Chevrolet two-door sedan.

Detroit
Is

Doctor, Lecturer Here,
Added to Health
Service Staff.

"Freshmen, freshmen everywhere
but not a bar of candy bought."
Such is the complaint of the pre-
sentable young lady on duty at the
candy booth in U hall.
It seems that freshmen coming
out of Paducah or Oshkosh or wher-
ever freshmen come out of, are
more interested in the location of
the registrar's office than they are
in the personal consumption of
chocolate bars. In fact so great has
b e en this predfilection that the
girls have turned into veritable Mr.
Fosters.
As to sophomores, they are more
interested in the personal activities
of the girls themselves than they
are in the very necessary daily cal-
ory quota. Juniors are too serious
INSPECTION SHOWS
NEW SEWER NEED
Drains Overflow in Many Parts
of Citya
Inspection of the present sani-
tary sewer by City Engineer George
H. Sandenburgh yesterday shows
that the sewer is running to capa-
city,, although there has been no
rain during the past few days. In
some sections of the city, Sanden-
burgh found the sewer overflowing,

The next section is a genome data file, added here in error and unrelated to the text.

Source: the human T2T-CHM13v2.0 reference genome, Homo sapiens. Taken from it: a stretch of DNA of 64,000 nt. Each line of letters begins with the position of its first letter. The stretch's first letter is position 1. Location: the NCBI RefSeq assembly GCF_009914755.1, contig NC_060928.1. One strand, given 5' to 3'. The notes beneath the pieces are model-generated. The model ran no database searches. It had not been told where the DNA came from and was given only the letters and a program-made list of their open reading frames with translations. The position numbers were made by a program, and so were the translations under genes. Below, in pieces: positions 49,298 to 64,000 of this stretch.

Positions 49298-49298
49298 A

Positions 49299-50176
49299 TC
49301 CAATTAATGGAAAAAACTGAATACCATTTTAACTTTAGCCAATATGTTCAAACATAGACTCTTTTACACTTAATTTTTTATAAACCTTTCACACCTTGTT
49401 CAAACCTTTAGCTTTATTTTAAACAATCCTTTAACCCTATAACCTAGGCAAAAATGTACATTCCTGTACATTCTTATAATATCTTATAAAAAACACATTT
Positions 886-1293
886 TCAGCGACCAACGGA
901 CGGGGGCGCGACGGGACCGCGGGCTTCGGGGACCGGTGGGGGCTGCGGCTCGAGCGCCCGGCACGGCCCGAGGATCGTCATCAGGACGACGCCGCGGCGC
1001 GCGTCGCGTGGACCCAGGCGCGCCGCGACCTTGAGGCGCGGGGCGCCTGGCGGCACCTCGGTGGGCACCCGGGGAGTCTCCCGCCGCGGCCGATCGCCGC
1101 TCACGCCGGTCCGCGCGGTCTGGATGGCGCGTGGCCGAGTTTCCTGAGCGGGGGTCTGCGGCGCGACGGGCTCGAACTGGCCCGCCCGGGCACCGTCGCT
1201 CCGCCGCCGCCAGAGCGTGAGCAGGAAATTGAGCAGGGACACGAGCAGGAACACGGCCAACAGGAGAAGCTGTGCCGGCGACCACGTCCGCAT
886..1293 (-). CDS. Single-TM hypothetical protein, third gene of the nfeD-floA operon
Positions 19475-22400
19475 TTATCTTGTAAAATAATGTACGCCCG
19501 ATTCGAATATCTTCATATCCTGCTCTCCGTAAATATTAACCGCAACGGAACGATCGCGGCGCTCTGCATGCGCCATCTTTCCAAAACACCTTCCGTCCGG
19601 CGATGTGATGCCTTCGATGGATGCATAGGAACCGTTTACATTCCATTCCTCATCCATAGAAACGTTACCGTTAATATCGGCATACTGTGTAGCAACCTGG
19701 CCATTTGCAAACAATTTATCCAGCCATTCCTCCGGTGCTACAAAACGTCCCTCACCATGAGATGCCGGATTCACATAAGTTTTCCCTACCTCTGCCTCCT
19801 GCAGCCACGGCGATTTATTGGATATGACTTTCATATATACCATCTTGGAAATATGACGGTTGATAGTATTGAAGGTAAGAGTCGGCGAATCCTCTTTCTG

emphasizing, he said, the need of
a' modern drain.
A bond issue of $350,000 for con-
struction of a new drain has been
proposed, and the issue will be de-
cided by voters at the fall election.
During heavy rains, Sanden-
burgh pointed out, sewage water
backs into dwellings throughout
the city, causing an unhealthy
condition. Water drains, connect-
ed to the sanitary sewers, were re-
moved by the board of public works
several months ago. This Was done
in the hope that complaints from
back sewage during a heavy rain
might be lessened. However, board
officials stated that citizens call
regularly as soon as normal rains
fall.
Books on Display
Among ten featured books on
display this week at the Ann Ar-
bor public library is one from the
pen of one of England's greatest
present day women writers, "Shep-
ard in Sackcloth," by Sheila Kaye
Smith. Other notable books are
"Jungle Portraits," "Lobagola, an
African's Own Story," Mirthful
Haven," "Essays on Things," and
"Introduction to Art."

INTEREST OF FRESH
OF REGISTRAR,
Even Upperclassmen, Girls Say,
ME N:gL IFail to Buy at Booth.

MEN IN OFFICE
WOT IN CANDY BARS
to eat candy and seniors are always
in Detroit, the girls say. So the
black shadow of business depression
has, temporarily it is hoped, set.ed
over the candy booth in U hall.
However, as soon as trade picks
up the stand attendants intenU to
incorporate, naming the cone.ern,
"Ye Maidenly Mint Mart, Inc."
Debating Schedule
Will. e EXtend ;
Tryout to be Held
At a meeting early this week, the
speech department decided to ex-
tend its debating program for the
coming year. Although no arrange-
ments have as yet been completed
a definite announcement will soon
be forthcoming.